Analyst Viewpoints

Huge fines and reputational damage: the risks of sanctions violations are real

Since 2008, fines and forfeitures have stacked up to billions of dollars. Asset managers and banks are under significant pressure to put effective sanctions compliance measures in place. What are the main challenges they face and what role does high quality data play in meeting them?

Keeping on top of sanctions compliance presents banks, custodians and asset managers with a significant challenge. Fines have become eye-wateringly steep: in 2014, a record year, global banks collectively paid in excess of USD 9.3 billion for violating US economic sanctions. This staggering total includes fines and forfeitures ordered by the US Department of Justice in response to banks carrying out transactions with banned entities in Cuba, Libya, Sudan and Iran.

The scale of these financial penalties demonstrates just how risky it can be for firms to do business with sanctioned entities. Sanctions violations don’t just hit a firm's pocket hard: they can cause significant reputational damage to asset managers who find themselves facing criminal charges in court.

Ensuring adequate processes are in place to escape the regulator’s attention is therefore a high compliance priority. Financial institutions need to avoid buying, holding, trading or servicing sanctioned securities. Most financial institutions have robust processes to deal with know-your-customer and anti-money laundering directives. But, identifying sanctioned financial instruments is a thorny and multi-faceted challenge.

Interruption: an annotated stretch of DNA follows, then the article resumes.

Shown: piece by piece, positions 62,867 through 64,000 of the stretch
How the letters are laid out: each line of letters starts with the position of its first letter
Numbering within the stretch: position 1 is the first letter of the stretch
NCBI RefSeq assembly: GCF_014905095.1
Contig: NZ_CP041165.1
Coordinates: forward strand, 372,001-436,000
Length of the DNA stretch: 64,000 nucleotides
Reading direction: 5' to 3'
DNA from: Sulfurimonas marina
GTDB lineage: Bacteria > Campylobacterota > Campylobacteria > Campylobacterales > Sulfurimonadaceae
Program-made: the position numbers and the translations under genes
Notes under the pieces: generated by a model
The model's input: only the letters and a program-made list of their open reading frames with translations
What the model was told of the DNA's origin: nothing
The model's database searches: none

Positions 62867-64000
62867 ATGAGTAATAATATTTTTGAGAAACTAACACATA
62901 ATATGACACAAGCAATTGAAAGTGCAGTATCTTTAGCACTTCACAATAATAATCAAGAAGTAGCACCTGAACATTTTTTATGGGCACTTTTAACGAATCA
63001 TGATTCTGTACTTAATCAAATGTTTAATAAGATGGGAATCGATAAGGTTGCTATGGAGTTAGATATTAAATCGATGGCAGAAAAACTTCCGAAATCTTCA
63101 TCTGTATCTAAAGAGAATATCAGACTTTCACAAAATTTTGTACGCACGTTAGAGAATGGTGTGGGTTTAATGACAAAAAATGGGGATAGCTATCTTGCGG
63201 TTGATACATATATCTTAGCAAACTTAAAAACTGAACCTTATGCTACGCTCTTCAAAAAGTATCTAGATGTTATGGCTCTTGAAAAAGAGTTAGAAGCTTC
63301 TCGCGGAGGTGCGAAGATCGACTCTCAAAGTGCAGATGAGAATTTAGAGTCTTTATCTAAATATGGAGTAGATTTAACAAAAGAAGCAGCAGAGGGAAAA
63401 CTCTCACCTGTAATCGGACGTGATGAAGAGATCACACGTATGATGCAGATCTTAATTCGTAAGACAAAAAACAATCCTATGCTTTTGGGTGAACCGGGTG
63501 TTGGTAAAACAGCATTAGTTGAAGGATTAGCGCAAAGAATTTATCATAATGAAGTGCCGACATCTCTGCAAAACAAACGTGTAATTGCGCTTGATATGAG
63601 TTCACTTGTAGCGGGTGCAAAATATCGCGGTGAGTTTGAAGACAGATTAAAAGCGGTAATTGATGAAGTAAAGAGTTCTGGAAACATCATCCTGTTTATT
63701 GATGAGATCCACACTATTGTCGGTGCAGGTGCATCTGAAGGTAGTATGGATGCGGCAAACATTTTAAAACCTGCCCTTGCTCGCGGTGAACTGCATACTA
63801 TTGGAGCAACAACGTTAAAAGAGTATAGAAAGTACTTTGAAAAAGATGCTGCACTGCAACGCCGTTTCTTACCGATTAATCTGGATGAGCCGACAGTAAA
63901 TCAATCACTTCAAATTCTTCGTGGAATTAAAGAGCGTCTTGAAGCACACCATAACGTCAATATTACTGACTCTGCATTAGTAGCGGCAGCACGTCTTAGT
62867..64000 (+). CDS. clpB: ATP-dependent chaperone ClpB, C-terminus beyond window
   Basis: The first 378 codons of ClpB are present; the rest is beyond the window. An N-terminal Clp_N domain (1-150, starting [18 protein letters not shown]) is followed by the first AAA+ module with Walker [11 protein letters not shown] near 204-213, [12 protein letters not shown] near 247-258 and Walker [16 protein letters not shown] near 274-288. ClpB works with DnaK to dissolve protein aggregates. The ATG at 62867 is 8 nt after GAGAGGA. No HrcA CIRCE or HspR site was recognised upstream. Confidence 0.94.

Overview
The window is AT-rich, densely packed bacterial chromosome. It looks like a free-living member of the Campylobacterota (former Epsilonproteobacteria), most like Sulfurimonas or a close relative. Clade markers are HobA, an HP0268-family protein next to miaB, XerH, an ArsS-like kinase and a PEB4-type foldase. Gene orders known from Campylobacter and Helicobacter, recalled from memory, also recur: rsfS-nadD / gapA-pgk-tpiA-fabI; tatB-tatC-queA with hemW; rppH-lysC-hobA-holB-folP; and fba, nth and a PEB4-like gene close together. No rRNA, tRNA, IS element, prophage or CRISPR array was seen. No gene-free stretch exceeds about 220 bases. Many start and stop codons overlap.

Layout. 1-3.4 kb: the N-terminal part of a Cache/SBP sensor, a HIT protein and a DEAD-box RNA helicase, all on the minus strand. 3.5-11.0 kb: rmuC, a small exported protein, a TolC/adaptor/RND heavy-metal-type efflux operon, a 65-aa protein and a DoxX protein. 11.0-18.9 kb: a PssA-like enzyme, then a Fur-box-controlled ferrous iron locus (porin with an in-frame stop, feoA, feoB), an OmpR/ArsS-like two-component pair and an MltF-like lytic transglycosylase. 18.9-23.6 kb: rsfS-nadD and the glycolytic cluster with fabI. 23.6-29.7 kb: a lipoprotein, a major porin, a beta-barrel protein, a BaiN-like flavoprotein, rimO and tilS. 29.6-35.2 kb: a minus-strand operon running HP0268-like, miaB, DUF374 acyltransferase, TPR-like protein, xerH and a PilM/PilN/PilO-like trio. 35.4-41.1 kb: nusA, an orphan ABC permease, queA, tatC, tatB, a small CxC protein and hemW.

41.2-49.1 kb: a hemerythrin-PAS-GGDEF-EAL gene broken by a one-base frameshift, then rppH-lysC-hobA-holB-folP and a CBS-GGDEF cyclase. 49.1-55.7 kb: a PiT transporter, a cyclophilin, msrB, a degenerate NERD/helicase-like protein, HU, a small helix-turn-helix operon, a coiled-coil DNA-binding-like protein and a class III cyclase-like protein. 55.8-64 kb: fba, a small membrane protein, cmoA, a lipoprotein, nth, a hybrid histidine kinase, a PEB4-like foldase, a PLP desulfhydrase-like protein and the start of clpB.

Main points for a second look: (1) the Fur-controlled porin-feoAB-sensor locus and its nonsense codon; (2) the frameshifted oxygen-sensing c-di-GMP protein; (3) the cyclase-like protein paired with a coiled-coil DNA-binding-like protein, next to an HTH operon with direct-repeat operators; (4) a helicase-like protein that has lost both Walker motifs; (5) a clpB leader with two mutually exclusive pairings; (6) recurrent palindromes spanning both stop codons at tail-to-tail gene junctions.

Firstly, asset managers must identify banned individuals and companies. Compliance requires matching entities and persons against sanctions lists issued by various political regimes. On a daily basis, firms must be able to get hold of a list of issuers and securities that are linked to the domiciles, companies and individuals sanctioned by national governments or international bodies. These can include the United Nations, the European Union, US Treasury Department OFAC, HM Treasury (UK) and the Hong Kong, Canadian and Swiss Sanctions Regime, illustrating the global scale that asset managers must take into consideration when planning data collection.

Internally, institutions must juggle collecting lists from the many sanctioning regimes and keep them up-to-date as regulators respond to political events. Significant data scrubbing effort is needed before banks can cross-check affected entities against them.

Next, firms need to identify securities that are issued by sanctioned companies. This is a cumbersome manual process that is more straightforward in theory than in practice. Derivatives and structured products with affected underlying securities are also in scope. Domestic and foreign subsidiaries or other holdings of at least 50% must also be uncovered. The exact percentage may vary depending how it is defined by the regulator in each jurisdiction, adding to the complexity.

Finally, to avoid doing business with sanctioned individuals, asset managers must also verify beneficial ownership. This is an awkward but critical step in compiling a firm’s list of ‘do not trade’ securities, indirect ownership structures make it difficult to get a clear overview of beneficial ownership. A beneficial owner may be sanctioned while the legal entity is not, but any securities issued by that company would still be affected.

Sanctions compliance is a complex topic that consumes significant internal resources. For a full picture of beneficial ownership, compliance departments need a reliable data service. Transparent data is crucial in tracing beneficial ownership back to the individuals behind entities. Institutions also rely on data to avoid being too cautious about adding securities to a ‘do not trade’ list. That way, they can maximize investment opportunities while minimizing the risk of hefty fines.


SIX offers a Sanctioned Securities Monitoring Service that helps clients save time and money and avoid reputational damage. Find out more about the service here.